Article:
Both members of the Launceston Model Aero Club, at the time Kevin was just starting out with the hobby despite clocking up decades of experience flying real planes.
“Flying models is different to flying airliners, that’s for sure,” he said.
“You don’t sit in the cockpit for one thing.”
Reflecting on the 1978 story, Kevin described the Hustler’s achievement as nothing short of remarkable.
“Technically it was very well done the way they pulled it off,” he said.
“Because back in those days the radio equipment was not as reliable as it is now.
If two people had the same frequency on their transmitter, the models would crash.
“There is certainly a lot that could have gone wrong.”
For 20 year the Hustler sat in retirement under Kevin’s house before being rediscovered along with the original report from 1978.
Apart from a bit of woodworm and some newly acquired rattles, he said it hadn’t really aged a day.
Now fully restored, the men would like to see the model plane’s achievements recognised and put on display at the Queen Victoria Museum in Invermay.
“Something like this is history,” Kevin said.
“The fact that it has only been done the once, it should go on display.
“This is a big part of Australian and Tasmanian aviation history.
“No one has done it since and honestly no one is likely to now.
“It is one of those, once in a lifetime things that deserves to be recognised.”
What have our members been doing this month?
Thank you to the members that responded to my shout out for updates on their activities. Hopefully when you read what they have been doing it will give you some inspiration to get into the workshop, if you haven’t already done that!
Mick visited me on January 6 and I was so impressed by his van set up that I had to take some pictures. Unfortunately, that is where they stayed – in my camera! I found them and here they are. I am sure you will be as impressed as I was by the quality of the layout and finish.
April 28 (missed the April HT deadline)
Hi George, A week or two back I was talking to Geoff and expressed my concern that we may have members drift away if this situation goes on for too long. I told him that I had a couple of things on the go and that I would put together some pics and words and forward them to you for inclusion in the website as a means to hopefully generate some discussion amongst members. It would seem that Max has beaten me to it.
I have now completed my Freewing AL37 in Qantas colours. It is basically a scale model of a Boeing 737 Max. (Not sure we can let you fly this Mick – They’re all grounded! GC) This is an EDF foamie with a wingspan of 1800mm and a length of 2000mm. It has 70mm fans and runs off a 6s LiPo in the 4 – 6000 mah range. I have constructed a transport/assembly/storage cradle to suit. Pictures show the assembled model, the cradle and the amount of space in the battery compartment. The batteries for the AL37 have XT90 connectors, which are new to me. So, I have made some new charge leads and a new storage system for my leads.
I have also completed checks and repairs to my TopFlite P-47 after a heavy landing late last year. Fortunately no structural damage, so mostly back together and almost ready to go. Just waiting for a part from Robart. I have also gotten my 1/4 scale Super Cub down from its temporary retirement in the rafters of the shed and have almost finished getting it ready to fly again. I have removed the big tundra wheels and it is now about 1.5kg lighter. And once the Cub is finished, it will be back into my long term project, the Short Skyvan. Cheers Mick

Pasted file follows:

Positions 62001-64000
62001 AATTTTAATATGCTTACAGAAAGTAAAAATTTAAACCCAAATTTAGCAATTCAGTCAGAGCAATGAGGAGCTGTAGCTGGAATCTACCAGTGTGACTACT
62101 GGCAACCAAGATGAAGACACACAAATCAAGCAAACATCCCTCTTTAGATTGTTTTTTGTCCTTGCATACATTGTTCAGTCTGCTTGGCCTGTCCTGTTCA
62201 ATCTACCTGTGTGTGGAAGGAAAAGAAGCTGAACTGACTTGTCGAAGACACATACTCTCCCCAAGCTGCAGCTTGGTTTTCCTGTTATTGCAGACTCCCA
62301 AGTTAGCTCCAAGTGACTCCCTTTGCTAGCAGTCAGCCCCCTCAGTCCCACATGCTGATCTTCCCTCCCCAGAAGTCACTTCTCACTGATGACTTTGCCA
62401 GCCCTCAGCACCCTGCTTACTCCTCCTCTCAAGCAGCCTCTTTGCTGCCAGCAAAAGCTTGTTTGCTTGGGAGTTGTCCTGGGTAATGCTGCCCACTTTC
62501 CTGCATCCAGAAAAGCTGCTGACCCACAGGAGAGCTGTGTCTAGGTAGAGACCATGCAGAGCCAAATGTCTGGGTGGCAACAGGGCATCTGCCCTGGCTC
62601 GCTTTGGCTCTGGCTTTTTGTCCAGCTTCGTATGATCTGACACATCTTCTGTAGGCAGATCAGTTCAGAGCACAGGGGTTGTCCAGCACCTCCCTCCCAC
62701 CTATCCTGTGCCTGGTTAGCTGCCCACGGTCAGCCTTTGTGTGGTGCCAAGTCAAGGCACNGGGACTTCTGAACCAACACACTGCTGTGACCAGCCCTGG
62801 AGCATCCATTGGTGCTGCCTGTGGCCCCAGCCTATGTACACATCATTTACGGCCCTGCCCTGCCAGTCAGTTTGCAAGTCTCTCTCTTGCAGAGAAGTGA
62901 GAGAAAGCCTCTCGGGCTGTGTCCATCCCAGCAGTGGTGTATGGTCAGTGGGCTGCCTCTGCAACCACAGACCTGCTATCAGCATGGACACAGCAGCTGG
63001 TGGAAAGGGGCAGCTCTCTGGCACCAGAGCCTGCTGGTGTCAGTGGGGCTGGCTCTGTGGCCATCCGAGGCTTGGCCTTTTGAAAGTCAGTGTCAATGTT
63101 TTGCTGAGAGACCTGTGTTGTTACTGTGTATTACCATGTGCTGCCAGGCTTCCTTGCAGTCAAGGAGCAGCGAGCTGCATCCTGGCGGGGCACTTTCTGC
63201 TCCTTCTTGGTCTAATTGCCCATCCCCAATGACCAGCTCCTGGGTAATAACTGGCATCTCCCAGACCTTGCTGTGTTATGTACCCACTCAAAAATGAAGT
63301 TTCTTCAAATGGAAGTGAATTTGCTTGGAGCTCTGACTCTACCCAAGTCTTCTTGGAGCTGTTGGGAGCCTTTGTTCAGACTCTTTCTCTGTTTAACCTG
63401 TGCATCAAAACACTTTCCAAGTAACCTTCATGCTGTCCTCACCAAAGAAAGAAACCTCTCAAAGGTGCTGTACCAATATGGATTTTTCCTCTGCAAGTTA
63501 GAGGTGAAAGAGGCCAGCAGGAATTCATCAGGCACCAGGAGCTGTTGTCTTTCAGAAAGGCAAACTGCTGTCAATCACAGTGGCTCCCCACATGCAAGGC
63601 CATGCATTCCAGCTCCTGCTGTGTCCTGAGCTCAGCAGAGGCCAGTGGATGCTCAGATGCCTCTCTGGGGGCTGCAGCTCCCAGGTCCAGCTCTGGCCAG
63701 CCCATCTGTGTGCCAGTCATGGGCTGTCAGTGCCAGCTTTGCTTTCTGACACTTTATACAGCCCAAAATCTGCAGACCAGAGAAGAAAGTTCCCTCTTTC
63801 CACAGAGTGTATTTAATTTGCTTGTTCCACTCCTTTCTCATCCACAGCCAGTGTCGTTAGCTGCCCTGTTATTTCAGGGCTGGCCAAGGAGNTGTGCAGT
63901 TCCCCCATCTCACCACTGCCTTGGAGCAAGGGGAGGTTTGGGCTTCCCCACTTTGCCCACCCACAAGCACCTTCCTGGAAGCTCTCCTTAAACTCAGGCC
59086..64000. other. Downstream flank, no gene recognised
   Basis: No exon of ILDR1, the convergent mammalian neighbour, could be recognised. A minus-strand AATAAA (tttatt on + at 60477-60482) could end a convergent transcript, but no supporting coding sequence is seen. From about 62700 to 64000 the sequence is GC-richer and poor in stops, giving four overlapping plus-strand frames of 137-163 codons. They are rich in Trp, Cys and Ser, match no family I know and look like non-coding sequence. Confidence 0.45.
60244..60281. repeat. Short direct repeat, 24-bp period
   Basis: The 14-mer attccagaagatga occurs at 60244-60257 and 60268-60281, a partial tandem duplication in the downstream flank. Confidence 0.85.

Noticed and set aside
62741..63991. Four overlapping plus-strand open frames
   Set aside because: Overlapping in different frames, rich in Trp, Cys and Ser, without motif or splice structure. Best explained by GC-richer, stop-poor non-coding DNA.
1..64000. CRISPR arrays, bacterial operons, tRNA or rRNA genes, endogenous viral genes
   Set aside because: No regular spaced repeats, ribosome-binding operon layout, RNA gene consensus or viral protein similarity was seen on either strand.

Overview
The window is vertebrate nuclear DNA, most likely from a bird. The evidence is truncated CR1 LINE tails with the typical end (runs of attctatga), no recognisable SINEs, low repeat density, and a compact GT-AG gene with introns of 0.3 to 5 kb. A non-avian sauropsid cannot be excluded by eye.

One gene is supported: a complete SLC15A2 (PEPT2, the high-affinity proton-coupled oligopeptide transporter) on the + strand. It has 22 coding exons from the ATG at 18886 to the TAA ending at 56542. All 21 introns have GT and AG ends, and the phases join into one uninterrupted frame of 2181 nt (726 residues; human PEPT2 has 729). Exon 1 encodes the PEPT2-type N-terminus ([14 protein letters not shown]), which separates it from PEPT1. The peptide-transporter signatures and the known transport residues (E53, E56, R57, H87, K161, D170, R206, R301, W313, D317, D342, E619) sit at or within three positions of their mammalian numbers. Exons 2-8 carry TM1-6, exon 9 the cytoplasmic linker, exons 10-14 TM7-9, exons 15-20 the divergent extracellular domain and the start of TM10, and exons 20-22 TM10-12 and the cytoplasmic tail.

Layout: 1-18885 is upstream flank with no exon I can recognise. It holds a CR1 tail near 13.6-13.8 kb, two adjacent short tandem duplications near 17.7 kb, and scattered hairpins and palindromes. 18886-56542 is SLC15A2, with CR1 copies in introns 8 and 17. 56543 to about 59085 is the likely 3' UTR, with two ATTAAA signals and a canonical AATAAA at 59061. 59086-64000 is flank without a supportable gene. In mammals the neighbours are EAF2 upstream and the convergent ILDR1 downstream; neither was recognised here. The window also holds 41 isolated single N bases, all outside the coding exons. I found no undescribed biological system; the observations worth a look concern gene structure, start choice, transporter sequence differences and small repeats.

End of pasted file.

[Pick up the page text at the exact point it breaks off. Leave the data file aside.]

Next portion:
May 8 –
Max has again been active this month and sent me some updates on his latest projects (Max is stocking his hangar with any model that can fit in the back of his car without any assembly required. Makes sense = more flying time) ….
CESSNA TTX (from Hobby King)
Hi George, I have assembled this model today it will be interesting to see if I am up to the job of flying it and keeping it in one piece. It has tiny wheels and I think it will be fast.I have included the manual which will give you the specifications etc. Regards, Max
The H-King TTX is an excellent, scale rendition of the original. It is made of tough EPO foam and is beautifully crafted with panel lines and scale cockpit and other details. Plenty of power with the scale 3-blade propeller.
The TTx is a single-engine, low wing, general aviation plane with a fixed tricycle undercarriage and was produced between 2004-2018. It was designed to carry a pilot and three passengers.
At 1100mm wingspan the TTX is small enough to transport fully assembled but if you need to take the wings off it is extremely easy with the new wiring quick-connectors. Take-offs and landings are a breeze thanks to the scale slotted flaps and the super bright navigation lights will allow everyone to easily spot this streamlined plane. With a thrust ratio of 1:1.3 there is no trouble doing some easy rolls and loops and other maneuvers. The large hatch area makes installing a battery so easy.
• Lightweight yet strong EPO material
• Scale details like antennas, steps, cockpit, panel lines and more
• Big powerful scale slotted flaps
• With super bright navigational lights
• Big battery access hatch for easy battery installation
• A set of special designed servos and LED wiring quick-connectors are pre-installed for easy wing installation